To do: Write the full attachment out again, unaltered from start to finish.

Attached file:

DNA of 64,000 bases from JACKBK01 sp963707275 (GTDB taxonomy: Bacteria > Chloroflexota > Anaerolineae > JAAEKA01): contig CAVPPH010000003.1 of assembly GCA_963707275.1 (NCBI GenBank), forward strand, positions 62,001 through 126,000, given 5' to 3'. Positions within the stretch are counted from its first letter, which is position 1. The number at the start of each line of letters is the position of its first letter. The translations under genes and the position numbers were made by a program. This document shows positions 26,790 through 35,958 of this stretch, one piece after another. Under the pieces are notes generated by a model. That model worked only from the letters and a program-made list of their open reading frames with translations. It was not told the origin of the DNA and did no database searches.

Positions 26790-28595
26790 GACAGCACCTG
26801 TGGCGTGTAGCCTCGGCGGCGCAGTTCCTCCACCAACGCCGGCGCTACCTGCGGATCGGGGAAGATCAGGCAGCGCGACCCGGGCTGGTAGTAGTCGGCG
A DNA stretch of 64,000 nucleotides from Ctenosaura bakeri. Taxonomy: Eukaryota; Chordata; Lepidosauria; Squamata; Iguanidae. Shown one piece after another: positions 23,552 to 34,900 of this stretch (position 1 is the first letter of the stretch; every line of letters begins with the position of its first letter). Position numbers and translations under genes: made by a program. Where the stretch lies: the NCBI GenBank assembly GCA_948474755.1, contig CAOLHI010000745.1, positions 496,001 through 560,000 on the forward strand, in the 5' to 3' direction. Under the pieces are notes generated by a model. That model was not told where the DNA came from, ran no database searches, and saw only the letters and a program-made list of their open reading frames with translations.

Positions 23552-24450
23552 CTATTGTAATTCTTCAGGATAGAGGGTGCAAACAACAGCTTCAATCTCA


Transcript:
DNA of 64,000 bases from JACKBK01 sp963707275 (GTDB taxonomy: Bacteria > Chloroflexota > Anaerolineae > JAAEKA01): contig CAVPPH010000003.1 of assembly GCA_963707275.1 (NCBI GenBank), forward strand, positions 62,001 through 126,000, given 5' to 3'. Positions within the stretch are counted from its first letter, which is position 1. The number at the start of each line of letters is the position of its first letter. The translations under genes and the position numbers were made by a program. This document shows positions 26,790 through 35,958 of this stretch, one piece after another. Under the pieces are notes generated by a model. That model worked only from the letters and a program-made list of their open reading frames with translations. It was not told the origin of the DNA and did no database searches.

Positions 26790-28595
26790 GACAGCACCTG
26801 TGGCGTGTAGCCTCGGCGGCGCAGTTCCTCCACCAACGCCGGCGCTACCTGCGGATCGGGGAAGATCAGGCAGCGCGACCCGGGCTGGTAGTAGTCGGCG
A DNA stretch of 64,000 nucleotides from Ctenosaura bakeri. Taxonomy: Eukaryota; Chordata; Lepidosauria; Squamata; Iguanidae. Shown one piece after another: positions 23,552 to 34,900 of this stretch (position 1 is the first letter of the stretch; every line of letters begins with the position of its first letter). Position numbers and translations under genes: made by a program. Where the stretch lies: the NCBI GenBank assembly GCA_948474755.1, contig CAOLHI010000745.1, positions 496,001 through 560,000 on the forward strand, in the 5' to 3' direction. Under the pieces are notes generated by a model. That model was not told where the DNA came from, ran no database searches, and saw only the letters and a program-made list of their open reading frames with translations.

Positions 23552-24450
23552 CTATTGTAATTCTTCAGGATAGAGGGTGCAAACAACAGCTTCAATCTCA